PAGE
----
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In 2006 BT (Before Twilight), director Catherine Hardwicke gave moviegoers The Nativity Story, a reverent feature that attempted to breathe new life into historical figures involved in the first Christmas. Mary. Joseph. The three kings from the East. Along with screenwriter Mike Rich, Hardwicke strove to depict them as flesh-and-blood people grappling with real fears and faith—not porcelain saints nestled in a crèche.

Nevertheless, one of my favorite Christmas traditions is setting out a manger scene that has been in our family for generations. My niece is always eager to come and help arrange the figures, carefully studying the placement of every angel and shepherd, frequently stepping back to evaluate her work. This ritual never fails to prompt questions. "Did the baby Jesus get cold in the manger?" she will ask. "Did Mary and Joseph have a blanket to cover Him, or were the swaddling clothes warm enough?" But one Christmas my niece asked her most profound question yet: "Uncle Alex, why did Jesus come?"

"That's a great question," I said, "a really great question." When we pause to think about the reasons why Jesus came, Christmas becomes all the more meaningful. And while I was impressed with The Nativity Story's attempt to do justice to the historical account (Hardwicke told Plugged In, "We tried to make it as close to the Gospels as possible"), no Hollywood narrative could possibly tell the whole story. So allow me to flesh it out a bit:

Fulfilling prophecy and changing history.
The Messiah's coming had been promised by God through the Jewish Scriptures, and was a hope cherished by humanity for centuries. In fact, the first chapter of Matthew includes a lengthy list of Jesus' ancestors, validating His miraculous, messianic pedigree as "Son of David." Jesus taught that His life was the theme and fulfillment of the Old Testament Scriptures (Luke 24:27; John 5:39), while 1 Corinthians 10:11 calls the life, death and resurrection of Christ "the fulfillment of the ages."

Displaying the person of God.
A man was asked by Jesus, "Do you believe on the Son of God?" The man answered as millions might today, "Who is he, Lord that I might believe on him?" Jesus said to the man, "You have both seen Him, and He is the one who is talking with you" (John 9: 35-37). The man then offered Him a gesture reserved for God alone. He worshipped Jesus, and Jesus received the worship. Christ also assured us, "Anyone who has seen Me has seen the Father" (John 14:9).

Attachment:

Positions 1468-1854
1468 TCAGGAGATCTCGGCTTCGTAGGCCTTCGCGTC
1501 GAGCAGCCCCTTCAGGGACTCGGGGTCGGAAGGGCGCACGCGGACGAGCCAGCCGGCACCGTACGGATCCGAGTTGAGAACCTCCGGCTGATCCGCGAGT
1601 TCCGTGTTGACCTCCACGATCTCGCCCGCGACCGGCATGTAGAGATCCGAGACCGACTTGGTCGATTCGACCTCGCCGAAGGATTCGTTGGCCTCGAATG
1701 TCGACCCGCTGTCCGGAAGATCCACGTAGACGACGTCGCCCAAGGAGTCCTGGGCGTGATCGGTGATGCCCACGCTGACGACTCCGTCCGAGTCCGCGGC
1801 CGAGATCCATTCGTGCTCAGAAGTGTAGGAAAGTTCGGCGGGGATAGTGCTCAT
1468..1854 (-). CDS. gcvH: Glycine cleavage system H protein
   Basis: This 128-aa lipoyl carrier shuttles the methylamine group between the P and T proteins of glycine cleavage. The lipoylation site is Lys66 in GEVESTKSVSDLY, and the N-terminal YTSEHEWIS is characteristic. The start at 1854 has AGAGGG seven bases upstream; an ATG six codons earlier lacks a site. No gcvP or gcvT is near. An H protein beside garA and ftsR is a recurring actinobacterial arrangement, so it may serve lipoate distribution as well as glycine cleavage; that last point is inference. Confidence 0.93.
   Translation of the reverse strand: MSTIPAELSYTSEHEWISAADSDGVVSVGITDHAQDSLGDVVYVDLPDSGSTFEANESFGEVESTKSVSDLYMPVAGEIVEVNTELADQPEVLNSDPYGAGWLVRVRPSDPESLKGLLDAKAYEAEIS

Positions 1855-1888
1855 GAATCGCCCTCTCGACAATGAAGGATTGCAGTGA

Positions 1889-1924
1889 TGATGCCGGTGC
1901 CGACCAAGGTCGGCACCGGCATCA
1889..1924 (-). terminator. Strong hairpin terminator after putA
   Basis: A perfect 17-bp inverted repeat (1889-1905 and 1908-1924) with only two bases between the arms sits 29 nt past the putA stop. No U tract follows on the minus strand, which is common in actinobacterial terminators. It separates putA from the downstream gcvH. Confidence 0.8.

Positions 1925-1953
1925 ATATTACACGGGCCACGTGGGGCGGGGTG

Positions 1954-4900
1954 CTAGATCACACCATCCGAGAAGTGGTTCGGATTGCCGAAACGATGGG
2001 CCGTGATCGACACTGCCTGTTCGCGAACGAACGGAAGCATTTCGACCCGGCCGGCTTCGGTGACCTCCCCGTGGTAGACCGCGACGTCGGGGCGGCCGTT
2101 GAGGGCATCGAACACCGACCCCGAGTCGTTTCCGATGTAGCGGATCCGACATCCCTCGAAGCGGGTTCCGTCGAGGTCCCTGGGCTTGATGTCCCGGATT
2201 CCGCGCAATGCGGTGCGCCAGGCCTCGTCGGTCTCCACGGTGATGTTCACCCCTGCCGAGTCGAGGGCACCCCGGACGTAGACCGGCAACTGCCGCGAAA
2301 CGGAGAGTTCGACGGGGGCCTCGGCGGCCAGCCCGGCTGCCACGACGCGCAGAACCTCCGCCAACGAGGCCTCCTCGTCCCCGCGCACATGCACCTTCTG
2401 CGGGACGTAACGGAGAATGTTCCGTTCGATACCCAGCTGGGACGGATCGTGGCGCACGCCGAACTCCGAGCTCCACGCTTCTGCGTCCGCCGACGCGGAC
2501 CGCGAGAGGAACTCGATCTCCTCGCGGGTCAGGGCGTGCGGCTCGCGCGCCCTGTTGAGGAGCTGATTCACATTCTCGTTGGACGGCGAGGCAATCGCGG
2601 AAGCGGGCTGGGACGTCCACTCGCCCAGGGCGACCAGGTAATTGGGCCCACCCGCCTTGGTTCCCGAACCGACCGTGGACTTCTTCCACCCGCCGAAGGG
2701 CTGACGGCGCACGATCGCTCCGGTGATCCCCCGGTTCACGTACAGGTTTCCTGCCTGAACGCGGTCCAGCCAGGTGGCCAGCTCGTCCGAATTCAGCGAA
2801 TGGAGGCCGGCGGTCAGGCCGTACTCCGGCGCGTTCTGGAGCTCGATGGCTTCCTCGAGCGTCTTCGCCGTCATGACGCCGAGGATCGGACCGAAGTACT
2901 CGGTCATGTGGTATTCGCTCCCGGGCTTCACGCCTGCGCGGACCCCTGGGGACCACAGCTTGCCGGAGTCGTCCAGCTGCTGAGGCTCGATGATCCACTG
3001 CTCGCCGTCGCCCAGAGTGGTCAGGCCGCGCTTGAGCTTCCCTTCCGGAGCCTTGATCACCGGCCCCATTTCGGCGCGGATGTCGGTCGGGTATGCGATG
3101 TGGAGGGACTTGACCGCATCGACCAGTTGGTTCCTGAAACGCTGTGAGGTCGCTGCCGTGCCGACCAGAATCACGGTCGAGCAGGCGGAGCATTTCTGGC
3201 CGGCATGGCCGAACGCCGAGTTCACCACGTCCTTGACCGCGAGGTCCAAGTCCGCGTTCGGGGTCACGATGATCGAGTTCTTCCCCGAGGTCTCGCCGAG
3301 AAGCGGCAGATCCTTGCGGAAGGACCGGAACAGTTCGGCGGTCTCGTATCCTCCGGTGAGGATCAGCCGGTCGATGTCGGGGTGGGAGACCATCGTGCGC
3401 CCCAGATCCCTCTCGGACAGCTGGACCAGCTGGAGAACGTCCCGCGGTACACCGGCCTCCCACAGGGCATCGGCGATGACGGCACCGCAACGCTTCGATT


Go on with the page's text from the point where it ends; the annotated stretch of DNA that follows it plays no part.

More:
Paying for our sin.
Jesus was born to die. He was designated to be the perfect sacrificial Lamb who would go to the altar for all of humanity. In 1 Peter 1:19 it says Jesus was "a lamb without blemish or defect." Jesus came to atone and pay for my sin and yours (see also Isaiah 53:7, John 1:29 and Revelation 5:6).

Giving us victory over death.
Way back in the garden, God had warned Adam and Eve that their disobedience would yield a bitter outcome: mortality (Genesis 2:16). The fruit of sin—death—is seen in Scripture, throughout history and in your morning newspaper. But Jesus came to give life and destroy death (John 10:10; Romans 5:12-21; 1 Corinthians 15:22, 26). Jesus alone could conquer sin and its results.

Defeating Satan.
It's no wonder Satan worked through human operatives in a futile ploy to destroy the infant Jesus (Matthew 2:16-18). At least to some degree, the fallen angel knew that Jesus' birth signaled his ultimate destruction. As 1 John 3:8 says, "The reason the Son of God appeared was to destroy the devil's work." And He'll finish the job at the second coming.

Christmas is about an individual and an event: Jesus Christ and His entrance into history. Scripture teaches that the manger held not just another baby, but God clothed in human flesh—Immanuel, "God with us." The Messiah entered actual time and space to resolve a real condition. The condition is sin. And the remedy is found in the One whom Scripture calls "Savior."

My young niece now knows that Jesus came for a lot of reasons, not the least of which was to show love to you and me. By humbly entering this world that night in Bethlehem, God thoroughly identified with humanity, and continued to do so as our sinless Savior endured greater temptations, agonies and challenges than any of us will ever face (Heb. 4:14-16). Much of the world now opts to celebrate an undefined observance called "the holidays." But Christians celebrate Christ—a divine person born for a holy purpose.

Alex McFarland is Plugged In's teen apologetics expert. For more on his ministry and speaking schedule, visit

Published December 2010

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